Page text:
The audacity of government tax and spenders is illustrated by the outrageous claim made by the City of New York that a New Mexico based internet company violated federal laws intended for organized crime when the company refused to give purchaser information to NY tax collectors. Consider the chilling affect when an online business sells to customers in the ordinary course of business and NY alleges it engaged in racketeering. The case went all the way to the U.S. Supreme Court.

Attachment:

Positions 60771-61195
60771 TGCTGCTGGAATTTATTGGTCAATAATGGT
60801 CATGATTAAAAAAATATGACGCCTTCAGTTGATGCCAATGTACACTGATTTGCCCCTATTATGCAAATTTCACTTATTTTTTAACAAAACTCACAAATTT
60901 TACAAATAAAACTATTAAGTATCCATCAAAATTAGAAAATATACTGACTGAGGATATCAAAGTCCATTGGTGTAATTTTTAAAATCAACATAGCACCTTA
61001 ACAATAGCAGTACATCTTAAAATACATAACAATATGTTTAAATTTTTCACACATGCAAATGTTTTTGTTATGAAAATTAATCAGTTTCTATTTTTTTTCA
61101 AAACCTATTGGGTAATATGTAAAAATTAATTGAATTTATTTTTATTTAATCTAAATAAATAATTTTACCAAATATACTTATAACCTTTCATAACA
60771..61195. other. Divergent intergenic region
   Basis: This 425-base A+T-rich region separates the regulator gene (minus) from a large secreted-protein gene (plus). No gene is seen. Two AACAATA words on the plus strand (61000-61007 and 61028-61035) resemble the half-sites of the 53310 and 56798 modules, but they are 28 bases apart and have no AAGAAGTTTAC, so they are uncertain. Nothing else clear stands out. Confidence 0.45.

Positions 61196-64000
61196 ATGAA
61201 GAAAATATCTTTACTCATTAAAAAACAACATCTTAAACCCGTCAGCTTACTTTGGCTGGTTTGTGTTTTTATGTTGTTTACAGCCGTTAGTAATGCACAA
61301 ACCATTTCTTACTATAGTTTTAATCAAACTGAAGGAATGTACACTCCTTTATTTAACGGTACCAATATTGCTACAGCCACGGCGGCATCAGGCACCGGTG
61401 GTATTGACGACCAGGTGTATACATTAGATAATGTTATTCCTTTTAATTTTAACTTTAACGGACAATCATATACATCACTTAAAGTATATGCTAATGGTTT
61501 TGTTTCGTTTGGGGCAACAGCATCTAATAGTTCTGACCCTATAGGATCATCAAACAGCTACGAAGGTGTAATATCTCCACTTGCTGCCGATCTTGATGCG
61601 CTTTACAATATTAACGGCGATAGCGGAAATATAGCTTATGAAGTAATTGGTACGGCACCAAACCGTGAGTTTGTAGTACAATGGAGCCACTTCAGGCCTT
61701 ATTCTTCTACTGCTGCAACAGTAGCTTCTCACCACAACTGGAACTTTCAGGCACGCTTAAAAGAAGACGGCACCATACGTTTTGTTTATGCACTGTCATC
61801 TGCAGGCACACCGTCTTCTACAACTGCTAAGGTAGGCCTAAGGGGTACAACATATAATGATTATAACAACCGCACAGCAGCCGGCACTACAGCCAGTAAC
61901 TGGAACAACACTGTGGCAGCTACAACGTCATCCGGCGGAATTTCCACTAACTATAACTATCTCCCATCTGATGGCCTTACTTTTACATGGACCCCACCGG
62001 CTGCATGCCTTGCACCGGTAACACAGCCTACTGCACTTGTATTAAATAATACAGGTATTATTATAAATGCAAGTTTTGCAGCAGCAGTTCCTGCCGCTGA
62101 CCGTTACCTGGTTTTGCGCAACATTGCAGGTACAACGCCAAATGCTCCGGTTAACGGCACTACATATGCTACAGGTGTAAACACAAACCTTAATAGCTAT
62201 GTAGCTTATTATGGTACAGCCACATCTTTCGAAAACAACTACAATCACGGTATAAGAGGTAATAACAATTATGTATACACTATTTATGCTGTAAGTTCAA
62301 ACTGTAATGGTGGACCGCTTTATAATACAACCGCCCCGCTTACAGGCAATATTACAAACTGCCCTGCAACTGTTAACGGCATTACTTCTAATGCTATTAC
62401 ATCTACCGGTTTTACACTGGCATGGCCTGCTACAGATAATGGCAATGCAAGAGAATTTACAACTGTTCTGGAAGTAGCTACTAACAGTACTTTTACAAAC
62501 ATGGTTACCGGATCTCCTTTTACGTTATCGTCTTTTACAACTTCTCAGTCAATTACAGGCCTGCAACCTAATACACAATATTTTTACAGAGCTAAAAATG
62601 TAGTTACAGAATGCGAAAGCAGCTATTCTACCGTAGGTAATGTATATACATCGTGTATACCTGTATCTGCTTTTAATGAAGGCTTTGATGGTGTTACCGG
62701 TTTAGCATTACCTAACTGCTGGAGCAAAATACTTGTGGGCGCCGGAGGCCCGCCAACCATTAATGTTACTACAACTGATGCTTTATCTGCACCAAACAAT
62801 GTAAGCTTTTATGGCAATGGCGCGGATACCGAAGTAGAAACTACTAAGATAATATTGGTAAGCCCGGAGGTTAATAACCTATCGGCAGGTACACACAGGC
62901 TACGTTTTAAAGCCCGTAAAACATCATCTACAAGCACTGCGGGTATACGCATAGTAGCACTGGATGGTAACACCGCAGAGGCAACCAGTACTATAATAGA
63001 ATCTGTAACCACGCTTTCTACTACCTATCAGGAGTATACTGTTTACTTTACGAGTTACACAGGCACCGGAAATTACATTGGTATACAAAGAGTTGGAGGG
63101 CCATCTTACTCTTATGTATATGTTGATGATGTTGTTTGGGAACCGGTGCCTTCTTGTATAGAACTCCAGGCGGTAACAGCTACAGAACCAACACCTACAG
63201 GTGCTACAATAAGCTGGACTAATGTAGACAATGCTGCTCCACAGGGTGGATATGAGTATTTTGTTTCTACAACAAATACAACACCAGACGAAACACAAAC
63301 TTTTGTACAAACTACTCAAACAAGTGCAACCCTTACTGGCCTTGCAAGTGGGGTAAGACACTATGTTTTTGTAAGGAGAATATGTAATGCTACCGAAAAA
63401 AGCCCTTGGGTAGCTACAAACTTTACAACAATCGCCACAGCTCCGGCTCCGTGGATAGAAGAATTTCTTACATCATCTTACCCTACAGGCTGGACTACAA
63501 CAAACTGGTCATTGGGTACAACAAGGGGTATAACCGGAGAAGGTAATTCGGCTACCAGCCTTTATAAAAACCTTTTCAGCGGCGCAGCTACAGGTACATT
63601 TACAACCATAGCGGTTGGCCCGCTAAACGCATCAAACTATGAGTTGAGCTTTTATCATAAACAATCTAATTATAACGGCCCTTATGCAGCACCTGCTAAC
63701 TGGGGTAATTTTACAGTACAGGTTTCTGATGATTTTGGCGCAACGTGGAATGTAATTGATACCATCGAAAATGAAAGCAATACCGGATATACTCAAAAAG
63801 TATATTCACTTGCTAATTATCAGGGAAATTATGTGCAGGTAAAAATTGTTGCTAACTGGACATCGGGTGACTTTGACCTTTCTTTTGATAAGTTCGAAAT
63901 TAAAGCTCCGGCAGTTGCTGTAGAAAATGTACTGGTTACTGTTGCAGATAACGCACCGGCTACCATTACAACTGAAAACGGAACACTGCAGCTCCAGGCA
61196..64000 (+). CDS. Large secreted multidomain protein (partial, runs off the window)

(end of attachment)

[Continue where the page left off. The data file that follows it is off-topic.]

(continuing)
Wall St. Journal: “The Supreme Court ruled Monday that New York City couldn’t use federal racketeering laws to sue out-of-state Internet tobacco retailers that don’t file reports on city residents who buy cigarettes online. The city wants the reports so it can collect cigarette taxes directly from residents who purchased tobacco products online. The retailers aren’t required to collect the taxes. The case before the high court centered on New York’s allegations that New Mexico-based online retailer Hemi Group committed racketeering offenses of mail and wire fraud by allegedly failing to submit reports on its New York City customers to state tobacco administrators.